The Stoneleigh Fellowship provides a unique opportunity for accomplished professionals to pursue discrete, multi-year projects that improve outcomes for Greater Philadelphia's most vulnerable youth. We are currently accepting Letters of Interest in response to our current Request for Letters.
After Nov. 8, the juvenile justice field has had to make a few adjustments. Undoubtedly, juvenile justice reformers will still — as they should — prepare their transition memoranda and talking points. They will dig, though perhaps now a little deeper, to find areas of potential leverage with the incoming administration.
A Philadelphia Inquirer article, published September 26, documents Kevin Bethel's leadership on the Philadelphia Police School Diversion Progam during his time as a Deputy Police Commissioner and now as a Stoneleigh Fellow. The article also features the work of Stoneleigh Fellow Naomi Goldstein, who is conducting a rigorous evaluation of the Diversion Program's implementation and impact.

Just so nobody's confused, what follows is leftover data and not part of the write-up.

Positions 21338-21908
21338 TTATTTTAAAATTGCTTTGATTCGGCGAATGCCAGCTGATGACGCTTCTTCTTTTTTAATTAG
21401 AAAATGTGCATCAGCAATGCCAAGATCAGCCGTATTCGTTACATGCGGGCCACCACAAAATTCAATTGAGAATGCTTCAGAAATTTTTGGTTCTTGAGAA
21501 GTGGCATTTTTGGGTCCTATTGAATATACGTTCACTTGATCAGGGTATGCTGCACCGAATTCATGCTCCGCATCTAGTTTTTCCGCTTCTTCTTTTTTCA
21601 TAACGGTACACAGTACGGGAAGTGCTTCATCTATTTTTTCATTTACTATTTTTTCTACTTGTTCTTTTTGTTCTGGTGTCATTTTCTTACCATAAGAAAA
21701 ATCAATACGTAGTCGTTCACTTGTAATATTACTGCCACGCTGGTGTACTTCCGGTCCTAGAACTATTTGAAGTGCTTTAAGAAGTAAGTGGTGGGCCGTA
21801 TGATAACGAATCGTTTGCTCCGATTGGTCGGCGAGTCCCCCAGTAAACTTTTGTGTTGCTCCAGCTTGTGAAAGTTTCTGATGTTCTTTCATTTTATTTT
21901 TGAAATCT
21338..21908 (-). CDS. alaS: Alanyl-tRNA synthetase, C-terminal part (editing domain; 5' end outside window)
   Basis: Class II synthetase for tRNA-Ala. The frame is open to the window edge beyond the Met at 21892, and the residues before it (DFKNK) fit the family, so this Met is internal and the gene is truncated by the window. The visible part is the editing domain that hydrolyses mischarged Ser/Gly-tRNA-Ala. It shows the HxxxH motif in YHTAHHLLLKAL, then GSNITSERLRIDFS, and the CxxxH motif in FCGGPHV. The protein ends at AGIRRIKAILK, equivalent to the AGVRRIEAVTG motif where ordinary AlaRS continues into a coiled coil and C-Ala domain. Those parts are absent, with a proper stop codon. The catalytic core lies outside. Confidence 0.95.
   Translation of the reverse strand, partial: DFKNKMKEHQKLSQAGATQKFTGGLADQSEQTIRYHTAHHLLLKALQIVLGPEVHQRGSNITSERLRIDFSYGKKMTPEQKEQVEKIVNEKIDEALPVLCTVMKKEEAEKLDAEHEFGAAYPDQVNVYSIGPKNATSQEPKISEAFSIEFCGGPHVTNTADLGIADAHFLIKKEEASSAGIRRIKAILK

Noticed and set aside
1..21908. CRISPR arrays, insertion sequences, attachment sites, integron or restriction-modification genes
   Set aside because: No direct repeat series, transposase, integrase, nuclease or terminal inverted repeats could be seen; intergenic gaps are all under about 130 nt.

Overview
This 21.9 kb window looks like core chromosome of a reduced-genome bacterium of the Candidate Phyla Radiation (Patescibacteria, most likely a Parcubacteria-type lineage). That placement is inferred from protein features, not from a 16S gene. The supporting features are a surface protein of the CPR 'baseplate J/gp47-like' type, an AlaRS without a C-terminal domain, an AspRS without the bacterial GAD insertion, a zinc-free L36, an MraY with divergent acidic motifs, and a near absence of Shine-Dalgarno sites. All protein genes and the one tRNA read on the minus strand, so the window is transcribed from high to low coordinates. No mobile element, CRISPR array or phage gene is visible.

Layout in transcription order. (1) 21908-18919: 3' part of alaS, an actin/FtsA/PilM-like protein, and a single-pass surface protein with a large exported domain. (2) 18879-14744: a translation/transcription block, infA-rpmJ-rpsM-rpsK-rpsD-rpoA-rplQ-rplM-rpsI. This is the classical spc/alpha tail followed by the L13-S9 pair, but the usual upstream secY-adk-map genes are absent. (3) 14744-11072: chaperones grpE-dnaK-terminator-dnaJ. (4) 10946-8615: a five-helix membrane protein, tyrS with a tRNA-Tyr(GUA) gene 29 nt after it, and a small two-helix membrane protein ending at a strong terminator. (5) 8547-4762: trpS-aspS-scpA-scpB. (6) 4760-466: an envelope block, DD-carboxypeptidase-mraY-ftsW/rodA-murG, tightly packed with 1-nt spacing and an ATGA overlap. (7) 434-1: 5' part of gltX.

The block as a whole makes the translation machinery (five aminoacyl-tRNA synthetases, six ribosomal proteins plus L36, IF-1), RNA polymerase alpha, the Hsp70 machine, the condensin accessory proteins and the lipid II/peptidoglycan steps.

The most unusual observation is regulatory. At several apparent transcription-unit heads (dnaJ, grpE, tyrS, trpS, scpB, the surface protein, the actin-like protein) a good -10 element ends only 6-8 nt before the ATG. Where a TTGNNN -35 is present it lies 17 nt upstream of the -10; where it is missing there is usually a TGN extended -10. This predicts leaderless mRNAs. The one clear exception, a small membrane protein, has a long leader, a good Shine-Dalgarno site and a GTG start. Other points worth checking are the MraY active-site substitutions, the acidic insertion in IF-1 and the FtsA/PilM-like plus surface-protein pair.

Former Stoneleigh Fellow Gregg Volz continues to build on the work he accomplished during his Fellowship to expand the youth court model across the Commonwealth. Gregg was invited by PA State Senator Larry Farnese to testify at a recent PA Senate Democratic Policy Committee hearing focused on educating policy committee members on youth courts. The hearing marked a starting point to the development of a task force to study the issue.
Stoneleigh Fellow Nicole Pittman's work to remove youth from sex offender registries was featured prominently in a March 14 New Yorker article. To develop this in-depth piece, author Sarah Stillman spent three years interviewing individuals who have experienced life "on the registry"; it provides an unflinching look at the consequences of our country’s punitive and ineffective practice of subjecting youth to public registration and notification laws.